Over the years from reading the evolving specs I had assumed that RFC 3986 had finally settled on UTF-8 encoding for escape octet sequences. That is, if my URI has %XX%YY%ZZ I can take that sequence of decoded octets (for any URI in the scheme-specific part) and interpret the resulting bytes as UTF-8 to find out what decoded information was intended. In practical terms, I can call JavaScript decodeURIComponent() which does this decoding automatically for me.

Then I read the spec for data: URIs, RFC 2397, which includes a charset argument, which (naturally) indicates the charset of the encoded data. But how does that work? If I have a two-octet encoded sequence %XX%YY in my data: URI, does a charset=iso-8859-1 indicate that the two decoded octects should not be interpreted as a UTF-8 sequence, but as as two separate Latin characters (as each byte in ISO-8859-1 represents a character)? RFC 2397 seems to indicate this, as it gives an example of "greek [sic] characters":


But this means that JavaScript decodeURIComponent() (which assumes UTF-8 encoded octets) can't be used to extract a string from a data URI, correct? Does this mean I have to create my own decoding for data URIs if the charset is something besides UTF-8?

Furthermore, does this mean that RFC 2397 is now in conflict with RFC 3986, which seems to indicate that UTF-8 is assumed? Or does RFC 3986 only refer "new URI scheme[s]", meaning that the data: URI scheme gets grandfathered in and has its own technique for specifying what the encoded octets means?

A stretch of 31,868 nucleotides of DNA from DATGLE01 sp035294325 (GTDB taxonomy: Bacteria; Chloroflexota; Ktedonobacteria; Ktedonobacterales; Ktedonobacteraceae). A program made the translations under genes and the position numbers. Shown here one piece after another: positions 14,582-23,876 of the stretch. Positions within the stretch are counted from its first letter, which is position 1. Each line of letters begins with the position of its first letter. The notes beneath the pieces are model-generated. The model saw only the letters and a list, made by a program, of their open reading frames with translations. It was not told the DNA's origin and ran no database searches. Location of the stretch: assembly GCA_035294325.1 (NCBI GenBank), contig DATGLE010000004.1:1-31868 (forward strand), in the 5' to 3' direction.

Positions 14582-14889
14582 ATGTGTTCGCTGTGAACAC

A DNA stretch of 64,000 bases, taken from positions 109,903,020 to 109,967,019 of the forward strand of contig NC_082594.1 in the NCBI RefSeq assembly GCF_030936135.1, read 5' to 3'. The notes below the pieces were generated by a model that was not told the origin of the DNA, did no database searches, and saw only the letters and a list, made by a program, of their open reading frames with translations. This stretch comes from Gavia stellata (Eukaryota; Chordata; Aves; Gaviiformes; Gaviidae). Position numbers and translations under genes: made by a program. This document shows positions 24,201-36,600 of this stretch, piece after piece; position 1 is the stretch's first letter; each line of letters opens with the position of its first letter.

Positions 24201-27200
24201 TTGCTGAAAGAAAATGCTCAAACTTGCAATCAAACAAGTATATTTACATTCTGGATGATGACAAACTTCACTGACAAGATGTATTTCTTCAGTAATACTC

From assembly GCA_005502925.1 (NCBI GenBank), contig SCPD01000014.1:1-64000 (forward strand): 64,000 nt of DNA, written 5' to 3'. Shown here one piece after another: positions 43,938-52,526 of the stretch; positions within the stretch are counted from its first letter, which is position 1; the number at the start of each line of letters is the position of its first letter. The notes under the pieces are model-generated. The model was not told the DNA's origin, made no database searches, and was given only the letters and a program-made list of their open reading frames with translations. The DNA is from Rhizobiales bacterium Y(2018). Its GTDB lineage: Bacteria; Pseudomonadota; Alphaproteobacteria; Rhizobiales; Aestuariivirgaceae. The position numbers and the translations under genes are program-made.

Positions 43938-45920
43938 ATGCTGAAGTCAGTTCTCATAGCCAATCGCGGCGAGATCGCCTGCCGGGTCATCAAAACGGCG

My best guess at the moment is that data: plays by its own rules and if it indicates a charset other than UTF-8, I'll have to use something other than decodeURIComponent() in JavaScript. Any recommendations on a replacement method would be welcome, too.


Remember that the data: URI scheme describes a resource that can be thought of as a file which consists of an opaque bytestream just as though it were a http: URI (the same bytestream, but stored on an HTTP server) or an ftp: URI (the same bytestream, but stored on an FTP server) or a file: URI (the same bytestream, but stored on your local filesystem). Only the metadata attached to the file gives the bytestream meaning.

RFC 2397 gives a clear specification on how this bytestream is to be embedded in the URI itself (in contrast to other URI schemes, where the URI gives instructions on where to fetch the bytestream, not what it contains). It might be base64 or it might be the percent-encoding method given in the RFC. Base64 is going to be more compact if the bytestream contains man non-ASCII bytes.

The data: URI also describes its own Content-Type, which gives the intended interpretation of the bytestream. In this case, since you have used text/plain;charset=iso-8859-7, the bytes must be correctly encoded ISO-8859-7 text. The bytes will definitely not be decided as UTF-8 or any other character encoding. It will be unambiguously decoded using the character encoding you have specified.

  • But assuming you transfer it to the webpage.. how is the webpage supposed to know where the opaque ends in text/plain;charset=iso-8859-7,opaque? It should therefore first decode it using UTF-8 as declared by the HTTP header, before decoding it using iso-8859-7. – Pacerier May 14 '20 at 8:41

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